Biological therapy for chronic myelogenous leukemia
Biological therapy is sometimes used to treat chronic myelogenous leukemia (CML). Biological therapy uses natural or artificial substances that change the way cells behave. Different types of biological therapies work in different ways. Some types kill, control or change how cancer cells behave. Other types strengthen the body’s immune system, control symptoms or lesson side effects of treatment. Biological therapy is also called biotherapy or biological response modifiers (BRMs).
In most cases, targeted therapies are now the main treatment for CML. Biological therapy is given if you cannot cope with the side effects of, or the CML is resistant to, imatinib (Gleevec) or other targeted therapies.
Biological therapy is used:
- to return blood cell counts to normal when CML is in the chronic or accelerated phase
- if CML relapses after a stem cell transplant
Your healthcare team will consider your personal needs to plan the drugs, doses and schedules of biological therapy. You may also receive other treatments.
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Interferon alfa (Intron A, Wellferon) is the biological therapy occasionally used to treat CML. It can be given alone or in combination with the chemotherapy drug cytarabine (Cytosar, Ara-C).
This drug is usually injected into tissue just under the skin and sometimes into the muscle. It is given as long as the blood cell counts remain normal.
Interferon alfa can sometimes cause severe side effects, so it may not be offered to some people.
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Side effects can happen with any type of treatment for CML, but everyone’s experience is different. Some people have many side effects. Other people have few or none at all.
Side effects can develop any time during, immediately after or a few days or weeks after biological therapy. Sometimes late side effects develop months or years after biological therapy. Most side effects go away on their own or can be treated, but some side effects may last a long time or become permanent.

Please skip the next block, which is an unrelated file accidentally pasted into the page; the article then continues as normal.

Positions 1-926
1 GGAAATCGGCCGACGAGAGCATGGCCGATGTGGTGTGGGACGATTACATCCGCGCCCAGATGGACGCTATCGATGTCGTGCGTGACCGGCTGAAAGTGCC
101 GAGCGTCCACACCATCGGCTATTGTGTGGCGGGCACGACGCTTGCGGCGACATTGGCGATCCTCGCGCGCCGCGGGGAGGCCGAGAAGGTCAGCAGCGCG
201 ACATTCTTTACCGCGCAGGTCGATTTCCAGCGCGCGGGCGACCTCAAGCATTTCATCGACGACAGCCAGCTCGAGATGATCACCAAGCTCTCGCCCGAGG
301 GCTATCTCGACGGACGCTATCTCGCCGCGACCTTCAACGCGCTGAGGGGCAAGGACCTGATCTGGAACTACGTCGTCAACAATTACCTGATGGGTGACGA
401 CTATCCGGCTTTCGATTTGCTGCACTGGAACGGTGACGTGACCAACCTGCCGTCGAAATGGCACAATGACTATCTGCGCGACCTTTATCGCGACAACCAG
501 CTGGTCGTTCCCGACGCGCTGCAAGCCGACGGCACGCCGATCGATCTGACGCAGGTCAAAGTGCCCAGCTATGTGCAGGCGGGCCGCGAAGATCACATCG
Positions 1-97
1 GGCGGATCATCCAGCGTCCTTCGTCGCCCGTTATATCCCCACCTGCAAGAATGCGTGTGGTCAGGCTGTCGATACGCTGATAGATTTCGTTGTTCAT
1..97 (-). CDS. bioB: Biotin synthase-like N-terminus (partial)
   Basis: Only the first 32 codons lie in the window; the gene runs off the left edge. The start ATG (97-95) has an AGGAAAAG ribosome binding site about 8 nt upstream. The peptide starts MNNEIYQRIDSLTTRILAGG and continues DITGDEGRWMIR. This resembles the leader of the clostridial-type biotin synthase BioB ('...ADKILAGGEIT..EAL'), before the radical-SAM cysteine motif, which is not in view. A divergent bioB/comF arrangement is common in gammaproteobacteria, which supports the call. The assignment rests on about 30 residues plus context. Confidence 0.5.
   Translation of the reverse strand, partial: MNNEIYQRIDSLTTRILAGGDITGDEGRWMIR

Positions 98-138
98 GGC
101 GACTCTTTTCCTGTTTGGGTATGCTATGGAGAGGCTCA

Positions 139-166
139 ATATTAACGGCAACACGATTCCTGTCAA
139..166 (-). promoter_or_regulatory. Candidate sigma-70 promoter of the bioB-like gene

Side effects of biological therapy will depend mainly on the type of drug, the dose and your overall health. Interferon alpha may cause these side effects:
- flu-like symptoms, such as fever and chills
- skin problems, including redness, itching and dryness
- loss of appetite
- nausea and vomiting
- sore mouth
- hair loss
- yellowing skin (jaundice)
- allergic reaction
Tell your healthcare team if you have these side effects or others you think might be from biological therapy. The sooner you tell them of any problems, the sooner they can suggest ways to help you deal with them.
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American Cancer Society. Leukemia - Chronic Myeloid (Myelogenous). Atlanta, GA: 2013: http://www.cancer.org/acs/groups/cid/documents/webcontent/003112-pdf.pdf.
Cancer Care Ontario. Drug Formulary. Toronto, ON: Cancer Care Ontario;
O'Brien SG, Goldman JM . Diagnosis and treatment of chronic myeloid leukemia. Wiernik PH, Goldman JM, Dutcher JP & Kyle RA (eds.). Neoplastic Diseases of the Blood. 5th ed. Springer; 2013: 5: pp. 45-62.